Intel And China Subsidies, Again

Earlier: Weird Weibo Rumor About Intel

Yesterday: After losing Apple’s iPad business, Intel has bled $7 billion while heavily subsidizing cheap x86 Atom Android tablets

It’s written by Daniel Eran Dilger, a Apple adherent.

And there’s no quote from Intel itself in there.

It’s Morgan Stanley analyst Joseph Moore, not Intel, who says:

“While we do expect that [Intel] phasing out tablet subsidies over the course of 2015 will cause modest reduction in losses, it could also blunt the company’s momentum in tablets significantly,” Moore wrote. “Eliminating these losses would require either massive revenue gains, or massive expense cuts, and we don’t see a clear scenario for either of them.”

But no one passing this piece around seems to be able to comprehend or parse what they’ve read.

There’s been absolutely no word from Intel itself that China subsidies will end in 2015.

If it’s true Intel has bled seven billion dollars in this quest, will they cut and run or double-down?

Maybe Intel should have focused more on how China tablet makers treat their customers before sinking money into them.

Personally, I’d really like to know what the sales figures are for China tablets — of any CPU. Xiaomi sold about twenty-thousand of the MiPad during 11/11, making it the top seller over all others. That’s just not an impressive figure. How much worse are other tablet makers doing?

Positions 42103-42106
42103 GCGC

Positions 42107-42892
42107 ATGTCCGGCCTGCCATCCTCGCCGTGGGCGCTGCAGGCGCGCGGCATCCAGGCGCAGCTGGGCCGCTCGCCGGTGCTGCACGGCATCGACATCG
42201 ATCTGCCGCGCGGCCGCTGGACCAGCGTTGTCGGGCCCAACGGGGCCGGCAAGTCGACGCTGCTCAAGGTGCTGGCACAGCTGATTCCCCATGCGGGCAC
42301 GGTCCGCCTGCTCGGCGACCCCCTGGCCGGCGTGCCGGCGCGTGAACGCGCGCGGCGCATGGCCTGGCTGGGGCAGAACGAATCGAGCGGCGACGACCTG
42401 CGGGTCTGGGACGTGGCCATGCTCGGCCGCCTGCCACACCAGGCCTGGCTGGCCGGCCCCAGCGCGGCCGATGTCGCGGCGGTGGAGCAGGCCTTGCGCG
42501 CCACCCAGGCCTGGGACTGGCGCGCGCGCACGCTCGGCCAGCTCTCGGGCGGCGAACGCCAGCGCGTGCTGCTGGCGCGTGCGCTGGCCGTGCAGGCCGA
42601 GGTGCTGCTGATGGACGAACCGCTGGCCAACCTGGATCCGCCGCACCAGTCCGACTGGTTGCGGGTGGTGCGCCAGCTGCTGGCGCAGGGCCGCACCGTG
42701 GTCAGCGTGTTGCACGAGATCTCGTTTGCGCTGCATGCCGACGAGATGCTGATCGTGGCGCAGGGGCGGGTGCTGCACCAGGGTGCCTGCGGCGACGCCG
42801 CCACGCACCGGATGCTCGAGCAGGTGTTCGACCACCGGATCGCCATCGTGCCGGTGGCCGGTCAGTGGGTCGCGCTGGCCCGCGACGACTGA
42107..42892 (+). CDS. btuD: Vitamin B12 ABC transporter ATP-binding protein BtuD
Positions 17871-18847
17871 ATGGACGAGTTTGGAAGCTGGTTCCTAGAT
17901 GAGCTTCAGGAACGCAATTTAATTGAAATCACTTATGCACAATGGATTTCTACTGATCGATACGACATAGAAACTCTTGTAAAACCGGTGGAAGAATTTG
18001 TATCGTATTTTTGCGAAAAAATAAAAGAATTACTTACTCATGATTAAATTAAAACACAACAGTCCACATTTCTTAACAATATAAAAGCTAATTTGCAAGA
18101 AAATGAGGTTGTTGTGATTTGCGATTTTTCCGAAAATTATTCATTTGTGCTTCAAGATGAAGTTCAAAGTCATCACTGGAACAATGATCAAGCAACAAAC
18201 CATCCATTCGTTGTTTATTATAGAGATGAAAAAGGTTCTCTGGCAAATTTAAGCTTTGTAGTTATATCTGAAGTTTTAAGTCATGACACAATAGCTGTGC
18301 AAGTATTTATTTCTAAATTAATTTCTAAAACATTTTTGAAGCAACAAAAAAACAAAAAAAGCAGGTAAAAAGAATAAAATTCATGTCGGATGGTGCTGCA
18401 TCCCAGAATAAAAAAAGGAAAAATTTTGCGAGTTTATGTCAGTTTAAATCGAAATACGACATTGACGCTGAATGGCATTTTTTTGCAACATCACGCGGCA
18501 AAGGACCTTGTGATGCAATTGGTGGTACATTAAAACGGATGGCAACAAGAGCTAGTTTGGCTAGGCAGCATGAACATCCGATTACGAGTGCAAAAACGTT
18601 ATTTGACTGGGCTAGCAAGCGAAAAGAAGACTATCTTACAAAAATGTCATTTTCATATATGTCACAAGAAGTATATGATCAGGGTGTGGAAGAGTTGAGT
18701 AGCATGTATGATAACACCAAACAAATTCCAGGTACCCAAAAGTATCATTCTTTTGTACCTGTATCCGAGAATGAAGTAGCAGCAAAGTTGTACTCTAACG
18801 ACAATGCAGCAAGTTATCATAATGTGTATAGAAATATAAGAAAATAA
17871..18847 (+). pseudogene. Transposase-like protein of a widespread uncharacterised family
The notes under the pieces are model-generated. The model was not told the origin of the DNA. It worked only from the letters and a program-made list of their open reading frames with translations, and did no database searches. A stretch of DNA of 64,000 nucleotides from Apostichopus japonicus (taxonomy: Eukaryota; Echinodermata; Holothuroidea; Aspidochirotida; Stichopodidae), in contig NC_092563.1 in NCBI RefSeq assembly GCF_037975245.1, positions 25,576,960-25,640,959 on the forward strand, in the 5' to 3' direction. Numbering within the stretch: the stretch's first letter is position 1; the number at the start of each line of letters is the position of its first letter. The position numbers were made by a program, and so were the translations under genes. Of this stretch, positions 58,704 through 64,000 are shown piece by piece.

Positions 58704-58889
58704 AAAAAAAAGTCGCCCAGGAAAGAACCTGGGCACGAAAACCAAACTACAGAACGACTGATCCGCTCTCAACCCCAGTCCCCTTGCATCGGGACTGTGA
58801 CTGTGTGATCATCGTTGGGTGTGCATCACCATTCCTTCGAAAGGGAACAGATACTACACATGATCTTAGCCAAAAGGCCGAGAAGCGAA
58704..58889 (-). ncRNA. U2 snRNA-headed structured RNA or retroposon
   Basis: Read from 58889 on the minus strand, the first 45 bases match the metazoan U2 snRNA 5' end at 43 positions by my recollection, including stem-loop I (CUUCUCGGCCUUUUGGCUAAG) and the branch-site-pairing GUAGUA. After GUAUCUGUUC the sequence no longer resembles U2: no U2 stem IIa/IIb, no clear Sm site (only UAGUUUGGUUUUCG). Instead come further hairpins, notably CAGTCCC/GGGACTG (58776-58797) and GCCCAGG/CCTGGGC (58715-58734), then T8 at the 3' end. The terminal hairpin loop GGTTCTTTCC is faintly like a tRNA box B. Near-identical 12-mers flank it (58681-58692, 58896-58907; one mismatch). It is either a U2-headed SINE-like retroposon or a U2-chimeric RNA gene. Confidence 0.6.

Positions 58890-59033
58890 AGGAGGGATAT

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7 responses to “Intel And China Subsidies, Again

  1. Ric Day

    Xiaomi’s problem is pretty typical for domestic makers in the early stages of a new market, and is enhanced by the power of the Apple brand. Chinese consumers want to be seen with “famous brand” products and will buy an Apple product, or a flat-out knockoff, label and all, before a Xiaomi or similar brand. There just isn’t status in a Xiaomi product, yet.

    If the consumer really can’t afford an Apple product, odds are she will turn to Samsung, or another non-domestic brand.

    So Xiaomi has a struggle to get attention and (volume) sales.

  2. E.T.

    There’s a new European Intel tablet on the way: Nokia announced the N1, a 3:4 7.9″ intel-based tablet that will cost $250 (

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